He and many other people have sent Stitt and his campaign a list of 10 questions that educators want candidates for state offices to answer. The list includes questions on whether candidates supported the teacher walkout and what they would do reduce class sizes in the state.
Stitt has so far ignored the list of questions, Morejon said.
“Here’s the deal — I get stuff sent to me from every single industry,” Stitt said. “I just refuse to fill out all their forms. I don’t want to be another check-the-box politician.”
Stitt said he and campaign staff have invited Morejon to attend one of his public appearances in Stillwater.
Morejon said he missed Stitt’s last appearance in Stillwater, but he’ll be there next time.
“The next time he comes to Stillwater, I’m going to go and hold my hand up in the air and ask him every question I can think of,” he said.
A page on Stitt’s campaign website called Green Apple Teachers for Stitt features videos and photos of supporters and asks educators to submit their first and last names for inclusion on a yet-to-be published list of teachers who support Stitt.
The Green Apple Teachers for Stitt page includes a video of a woman named Niki Witt. Standing in front of a classroom display of the letters of the alphabet, Witt does not identify herself as a public school teacher in the video, but people might infer that from its inclusion on a webpage for teachers who support Stitt’s candidacy.
“I know Kevin will be sure to get teachers raises and get taxpayer dollars back into our children’s classrooms,” Witt says in the video.
Records show that although Witt works in the field of early childhood education, she is not a public school teacher in Oklahoma. Her husband, Brandon Witt, is a vice president at Stitt’s company, Gateway Mortgage.
“We are proud to have Niki’s support as a mom of children in public school, as a daughter to an 18-year Oklahoma superintendent, and as an expert in childhood early learning,” Stitt’s campaign said. “Her kids attend Jenks Public Schools, her dad was a superintendent for Weatherford and Ardmore Public Schools, and her profession has been in early childhood development. She supports Kevin’s vision for Oklahoma being Top Ten in education, and we are thankful for her support.”
Stitt’s campaign said it has recorded more video endorsements and plans to update the page soon.
In another video on the Green Apple Teachers for Stitt page, a woman who only identifies herself as “Charlotte” says she is a longtime educator who supports Stitt for governor.
Stitt said he would not say what school Charlotte teaches at for fear of opening her up to online harassment.
In a television ad unveiled earlier this month, Stitt is shown packing school lunches and dropping his children off at school. The ad features Stitt talking to a blonde woman in a black suit who stands in front of a classroom.
Stitt’s website and social media posts promoting his education platform have also featured Stitt sitting in a school classroom next to the woman.
A Facebook post that has gone viral in the past week identified the blonde woman in the black suit featured in the ad not as a teacher but the wife of a Tulsa doctor.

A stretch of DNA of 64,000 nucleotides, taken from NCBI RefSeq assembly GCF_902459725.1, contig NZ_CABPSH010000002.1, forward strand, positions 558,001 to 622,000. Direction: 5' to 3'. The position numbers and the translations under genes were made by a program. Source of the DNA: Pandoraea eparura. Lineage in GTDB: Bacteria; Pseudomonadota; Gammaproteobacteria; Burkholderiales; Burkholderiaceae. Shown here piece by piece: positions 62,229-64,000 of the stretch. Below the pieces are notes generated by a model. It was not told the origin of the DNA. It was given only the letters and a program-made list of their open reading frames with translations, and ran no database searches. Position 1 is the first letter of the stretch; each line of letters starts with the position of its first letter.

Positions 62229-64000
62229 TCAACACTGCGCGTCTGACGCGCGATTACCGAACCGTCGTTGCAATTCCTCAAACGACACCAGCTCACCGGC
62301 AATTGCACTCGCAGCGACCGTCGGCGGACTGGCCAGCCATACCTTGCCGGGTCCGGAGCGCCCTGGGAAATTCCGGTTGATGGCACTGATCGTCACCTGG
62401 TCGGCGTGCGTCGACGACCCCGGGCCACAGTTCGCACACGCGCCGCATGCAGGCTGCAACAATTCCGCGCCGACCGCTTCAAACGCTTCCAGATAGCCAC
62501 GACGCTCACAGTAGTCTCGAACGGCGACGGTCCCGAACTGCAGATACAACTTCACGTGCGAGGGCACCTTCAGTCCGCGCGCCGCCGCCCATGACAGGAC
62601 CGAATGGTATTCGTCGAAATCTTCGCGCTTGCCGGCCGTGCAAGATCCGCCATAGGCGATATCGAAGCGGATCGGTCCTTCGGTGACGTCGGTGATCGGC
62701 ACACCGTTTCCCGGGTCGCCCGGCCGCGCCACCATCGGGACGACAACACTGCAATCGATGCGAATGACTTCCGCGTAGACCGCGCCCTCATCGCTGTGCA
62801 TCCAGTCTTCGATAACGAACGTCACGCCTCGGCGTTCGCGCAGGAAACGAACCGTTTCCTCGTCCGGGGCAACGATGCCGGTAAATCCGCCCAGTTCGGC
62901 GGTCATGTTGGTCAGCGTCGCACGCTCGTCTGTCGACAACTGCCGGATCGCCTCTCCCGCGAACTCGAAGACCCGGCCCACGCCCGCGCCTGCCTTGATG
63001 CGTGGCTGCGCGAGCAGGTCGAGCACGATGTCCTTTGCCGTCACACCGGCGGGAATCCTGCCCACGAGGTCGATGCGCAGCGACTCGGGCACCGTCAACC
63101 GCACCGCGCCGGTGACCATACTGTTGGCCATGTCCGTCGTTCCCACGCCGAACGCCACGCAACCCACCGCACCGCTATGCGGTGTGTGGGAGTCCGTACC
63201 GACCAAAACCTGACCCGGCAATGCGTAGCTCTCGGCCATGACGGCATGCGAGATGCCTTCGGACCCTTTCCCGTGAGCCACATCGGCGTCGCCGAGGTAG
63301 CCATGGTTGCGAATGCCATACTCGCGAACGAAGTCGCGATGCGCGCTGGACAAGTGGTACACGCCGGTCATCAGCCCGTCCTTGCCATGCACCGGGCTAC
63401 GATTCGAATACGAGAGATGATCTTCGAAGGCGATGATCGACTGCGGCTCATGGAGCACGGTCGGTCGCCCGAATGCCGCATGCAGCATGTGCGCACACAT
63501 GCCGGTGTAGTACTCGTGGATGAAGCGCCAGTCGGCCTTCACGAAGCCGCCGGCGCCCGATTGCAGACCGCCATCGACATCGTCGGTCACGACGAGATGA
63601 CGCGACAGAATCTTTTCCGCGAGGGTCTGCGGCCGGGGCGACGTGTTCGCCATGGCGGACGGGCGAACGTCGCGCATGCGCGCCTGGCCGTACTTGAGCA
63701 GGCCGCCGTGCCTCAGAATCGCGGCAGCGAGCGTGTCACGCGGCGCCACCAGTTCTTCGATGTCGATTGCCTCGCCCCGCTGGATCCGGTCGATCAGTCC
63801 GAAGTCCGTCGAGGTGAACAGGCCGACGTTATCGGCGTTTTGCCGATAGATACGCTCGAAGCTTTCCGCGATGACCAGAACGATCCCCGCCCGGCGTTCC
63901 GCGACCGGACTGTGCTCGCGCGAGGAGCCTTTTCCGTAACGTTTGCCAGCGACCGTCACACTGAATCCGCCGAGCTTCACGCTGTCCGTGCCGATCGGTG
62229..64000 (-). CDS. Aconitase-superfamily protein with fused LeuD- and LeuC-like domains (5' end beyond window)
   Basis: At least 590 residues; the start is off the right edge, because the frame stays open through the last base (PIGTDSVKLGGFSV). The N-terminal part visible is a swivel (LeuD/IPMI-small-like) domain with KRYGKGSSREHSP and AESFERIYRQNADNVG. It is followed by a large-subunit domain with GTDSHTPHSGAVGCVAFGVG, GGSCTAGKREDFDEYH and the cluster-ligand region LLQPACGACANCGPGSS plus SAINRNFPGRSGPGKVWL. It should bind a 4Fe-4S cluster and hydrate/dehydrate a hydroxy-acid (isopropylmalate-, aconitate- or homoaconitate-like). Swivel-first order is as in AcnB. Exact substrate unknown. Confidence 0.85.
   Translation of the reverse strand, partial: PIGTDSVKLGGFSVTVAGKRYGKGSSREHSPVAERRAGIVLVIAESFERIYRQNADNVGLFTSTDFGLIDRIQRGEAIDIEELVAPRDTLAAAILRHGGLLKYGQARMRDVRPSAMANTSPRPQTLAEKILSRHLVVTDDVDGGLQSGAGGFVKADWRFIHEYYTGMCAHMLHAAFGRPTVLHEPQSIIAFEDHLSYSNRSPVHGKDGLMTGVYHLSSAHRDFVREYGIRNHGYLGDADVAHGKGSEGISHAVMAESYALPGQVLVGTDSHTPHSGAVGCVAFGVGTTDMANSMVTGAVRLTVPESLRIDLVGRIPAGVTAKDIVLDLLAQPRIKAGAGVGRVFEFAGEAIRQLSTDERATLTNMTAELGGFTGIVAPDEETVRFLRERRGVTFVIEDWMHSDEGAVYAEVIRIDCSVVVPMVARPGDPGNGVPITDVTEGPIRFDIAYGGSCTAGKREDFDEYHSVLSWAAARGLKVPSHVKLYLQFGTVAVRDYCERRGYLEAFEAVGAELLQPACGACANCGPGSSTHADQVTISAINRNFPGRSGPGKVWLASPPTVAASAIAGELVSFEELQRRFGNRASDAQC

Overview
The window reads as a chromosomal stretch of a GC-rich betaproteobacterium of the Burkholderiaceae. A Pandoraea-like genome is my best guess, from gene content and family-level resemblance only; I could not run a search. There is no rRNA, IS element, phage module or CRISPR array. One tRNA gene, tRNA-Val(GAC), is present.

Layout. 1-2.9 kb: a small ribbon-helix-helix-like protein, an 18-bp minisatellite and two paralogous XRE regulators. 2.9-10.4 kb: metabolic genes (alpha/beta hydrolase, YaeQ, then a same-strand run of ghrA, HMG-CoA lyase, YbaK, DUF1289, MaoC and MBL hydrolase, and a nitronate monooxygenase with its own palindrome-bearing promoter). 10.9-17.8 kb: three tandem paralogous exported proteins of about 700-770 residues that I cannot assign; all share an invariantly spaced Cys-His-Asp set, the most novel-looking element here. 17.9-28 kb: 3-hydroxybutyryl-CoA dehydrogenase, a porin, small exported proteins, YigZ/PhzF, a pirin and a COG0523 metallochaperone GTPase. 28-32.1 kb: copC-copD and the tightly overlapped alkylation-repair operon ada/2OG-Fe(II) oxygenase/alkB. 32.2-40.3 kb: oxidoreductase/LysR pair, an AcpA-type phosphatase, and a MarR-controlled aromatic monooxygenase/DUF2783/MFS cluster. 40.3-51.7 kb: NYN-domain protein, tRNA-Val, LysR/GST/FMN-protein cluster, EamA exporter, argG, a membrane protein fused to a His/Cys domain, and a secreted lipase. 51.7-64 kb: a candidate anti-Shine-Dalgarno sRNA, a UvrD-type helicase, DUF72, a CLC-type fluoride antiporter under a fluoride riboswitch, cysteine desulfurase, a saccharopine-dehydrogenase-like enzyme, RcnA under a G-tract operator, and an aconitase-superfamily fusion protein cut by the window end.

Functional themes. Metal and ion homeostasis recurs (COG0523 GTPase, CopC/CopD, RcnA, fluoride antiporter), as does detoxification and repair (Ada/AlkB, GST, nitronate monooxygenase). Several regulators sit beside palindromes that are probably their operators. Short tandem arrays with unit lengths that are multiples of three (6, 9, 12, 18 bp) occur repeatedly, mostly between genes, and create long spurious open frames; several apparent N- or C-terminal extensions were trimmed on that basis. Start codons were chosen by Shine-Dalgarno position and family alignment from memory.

I could find no record of the woman featured in the ad being a certified teacher in Oklahoma.
Again, Stitt’s campaign materials do not directly state that the woman is a teacher.
“When you film commercials, you get moms and kids in there doing whatever,” Stitt said. “Those are friends and supporters, volunteers. It’s b-roll of people who are just in the background.”
Stitt has met with many teachers across the state, and has recently visited public in Altus and Elgin, as well as a few charter schools in the Oklahoma City area, he said.
Yes, there are Oklahoma teachers who support Stitt
Several people told me it would be difficult to find Oklahoma public school teachers who support Stitt. But I easily found many educators who like his ideas and seem genuinely excited about his campaign.
At that Stitt campaign stop in Bethany last week, I met Matt and Donna Rice-Johnson, both veteran Oklahoma City public school teachers. They waited in line to snag a Stitt yard sign after the event.
“We like that he’s independent and hopefully not going to be bullied by the special interests,” Donna Rice-Johnson said.
“We need somebody outside the box because the box is a mess,” Matt Rice-Johnson said.
Several other teachers who say they are voting for Stitt contacted me after I put a call out on Twitter in search of supporters.
Ryan Walters teaches history and government courses at McAlester High School and was a finalist for Oklahoma Teacher of the Year in 2016.
He likes Stitt’s ideas to have public schools work more closely with the state’s higher education CareerTech systems to better prepare students to enter college and the workforce. Walters also supports Stitt’s ideas to recruit new teachers to the state by offering signing bonuses of up to $5,000 for new teachers and reforming Oklahoma’s teacher certification process by adopting the Praxis exam, a test used to certify teacher in about 40 other states.
Oklahoma currently has its own, somewhat cumbersome teacher testing system that Walters’ Arkansas university education did not prepare him for, he said.
Walters also likes that Stitt favors allowing school districts to use property tax money to pay teachers and hire staff and simplifying the state’s school funding formula.
“We have passed several tax increases and the lottery that have raised revenue for education, but one of my biggest issues is that there hasn’t been enough done to make sure it gets to the classroom,” Walters said.
Walters said he and other McAlester educators got to meet with Stitt the last time he was in town.
“We met with him for over an hour and I feel like he really listened,” he said.
Misti Paxton, who teaches second grade in Tuttle, said she likes that Stitt is running as an outsider and that he wants more accountability on school funding.
“I’m not against raising taxes,” Paxton said. “But we need to make sure those funds are being used efficiently. I think that’s the problem. In the past, spending hasn’t been as transparent as it needs to be.”
Paxton, wife of State Sen. Lonnie Paxton, R-Tuttle, said that her suburban school is well-managed. Her district did not participate in the April statewide teacher walkout. In Tuttle, there’s money for textbooks and class sizes are small.
But she knows that’s not the case across all Oklahoma school districts.
While Paxton has 22 students this year, one of her teacher friends in Lawton has 32 in her class, she said.
But she’s tired of all the teacher groups she follows on Facebook telling her she needs to vote for Edmondson. She wants someone with new ideas, she said.
“As educators we all jump on the bandwagon of Democrats sometimes,” she said. “People are so anti-Stitt. I think it’s kind of silly as an educators we don’t look past the rhetoric and the political stuff. I think it’s time for a change.”